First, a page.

• Choice of Two Weapons: Much like Mount & Blade, you have four weapon slots - and arrows and bows each take one up.
  • A Commander Is You: Each faction has its own specialties.
    • Wei: Elitist, Specialist, Technical. The most heavily armored, featuring both Mighty Glacier Pike Infantry and Lightning Bruiser Shock Cavalry. Both of these rely on their formations and abilities most of all, with both being far less useful if the player doesn't use Pikewall and Charge effectively. Their third unit line, Bow Cavalry, has yet to be released.
    • Shu: Generalist, Ranger, Technical. The most maneuverable and versatile, with virtually every unit having a ranged weapon of some sort. They have Shield Infantry who fight using shieldwalls, one-handed axes, and throwing weapons, Crossbow Cavalry, and foot crossbowmen... The latter of whom later upgrade to the historical repeating bows that Shu supposedly invented.
    • Wu: Brute, Ranger, Guerilla. Lightly armored, but with impressively damaging weaponry. They have Assault Infantry wielding enormous greatswords, spear-and-shield pike infantry, and bow infantry. None of them can take too many hits, but rely on stealth, fortifications, and sheer speed and damage to take the enemy by surprise.
  • Competitive Balance: Cavalry beats archers, archers beat infantry, infantry beats pikes, pikes beat cavalry... At least in theory. A balanced team is almost required, but the matchmaking sometimes doesn't agree.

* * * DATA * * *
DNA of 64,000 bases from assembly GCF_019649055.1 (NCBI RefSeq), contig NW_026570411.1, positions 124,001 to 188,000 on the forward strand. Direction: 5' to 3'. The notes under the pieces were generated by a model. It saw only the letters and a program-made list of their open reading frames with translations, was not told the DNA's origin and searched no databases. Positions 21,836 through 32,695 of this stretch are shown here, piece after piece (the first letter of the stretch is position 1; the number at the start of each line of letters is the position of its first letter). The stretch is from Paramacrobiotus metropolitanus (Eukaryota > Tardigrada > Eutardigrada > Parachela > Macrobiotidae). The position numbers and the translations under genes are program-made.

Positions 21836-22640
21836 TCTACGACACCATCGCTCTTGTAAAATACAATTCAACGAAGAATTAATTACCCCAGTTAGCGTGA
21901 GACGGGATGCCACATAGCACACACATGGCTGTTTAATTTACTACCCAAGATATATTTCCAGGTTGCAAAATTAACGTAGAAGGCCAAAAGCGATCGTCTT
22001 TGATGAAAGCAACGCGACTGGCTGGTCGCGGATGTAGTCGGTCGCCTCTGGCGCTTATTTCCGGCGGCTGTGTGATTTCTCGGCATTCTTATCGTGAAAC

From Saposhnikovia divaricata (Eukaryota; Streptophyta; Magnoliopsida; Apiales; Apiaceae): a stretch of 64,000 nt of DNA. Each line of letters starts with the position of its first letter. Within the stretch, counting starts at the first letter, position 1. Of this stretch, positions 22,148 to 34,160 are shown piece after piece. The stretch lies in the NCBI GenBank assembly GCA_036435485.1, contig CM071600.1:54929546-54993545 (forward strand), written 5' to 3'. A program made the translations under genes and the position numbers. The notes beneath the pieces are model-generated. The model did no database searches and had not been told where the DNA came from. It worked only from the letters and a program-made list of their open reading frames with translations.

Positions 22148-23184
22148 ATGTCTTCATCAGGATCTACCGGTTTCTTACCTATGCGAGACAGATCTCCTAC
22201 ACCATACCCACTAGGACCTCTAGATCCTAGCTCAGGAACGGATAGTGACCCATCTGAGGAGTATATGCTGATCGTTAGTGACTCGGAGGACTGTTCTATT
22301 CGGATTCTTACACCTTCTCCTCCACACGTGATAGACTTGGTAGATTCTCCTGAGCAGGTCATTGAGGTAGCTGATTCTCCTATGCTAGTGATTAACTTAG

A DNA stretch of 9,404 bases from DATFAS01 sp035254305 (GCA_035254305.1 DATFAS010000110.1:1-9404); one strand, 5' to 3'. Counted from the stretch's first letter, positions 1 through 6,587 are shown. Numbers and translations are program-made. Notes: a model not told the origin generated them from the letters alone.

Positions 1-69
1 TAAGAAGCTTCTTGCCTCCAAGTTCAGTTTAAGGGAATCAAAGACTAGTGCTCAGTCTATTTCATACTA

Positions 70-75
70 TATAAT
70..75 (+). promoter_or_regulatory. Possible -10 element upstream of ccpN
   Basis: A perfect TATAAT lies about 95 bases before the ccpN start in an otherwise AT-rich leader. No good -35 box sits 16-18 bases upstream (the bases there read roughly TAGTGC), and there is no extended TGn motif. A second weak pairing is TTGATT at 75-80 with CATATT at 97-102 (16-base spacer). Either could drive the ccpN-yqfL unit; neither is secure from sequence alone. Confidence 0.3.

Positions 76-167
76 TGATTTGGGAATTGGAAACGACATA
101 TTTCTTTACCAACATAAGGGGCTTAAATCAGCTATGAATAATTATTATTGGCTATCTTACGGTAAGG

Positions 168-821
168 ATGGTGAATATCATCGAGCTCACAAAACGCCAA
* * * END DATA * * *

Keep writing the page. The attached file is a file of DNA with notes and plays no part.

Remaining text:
• Crippling Overspecialization: Pike infantry is extremely effective when in formation, due to every unit essentially being able to attack over their shoulders - but if they're hit from behind or scattered by a charge, suddenly those pikes can't hit much at close range. Similarly, players who only bring a single damage type may find themselves in trouble if they fight someone whose armor is good against it.
  • Critical Existence Failure: Played straight for players, but sort of averted for soldiers. At low stamina, morale, and health, soldiers will occasionally stop fighting to catch their breath or slow down - but this only happens rarely, and they'll get right back to fighting afterwards.
  • Decapitated Army: If a unit's general is killed, they'll either start following your surviving adjutant, or (if said officer is dead) charge the nearest group of enemies. At low morale, they'll rout instead.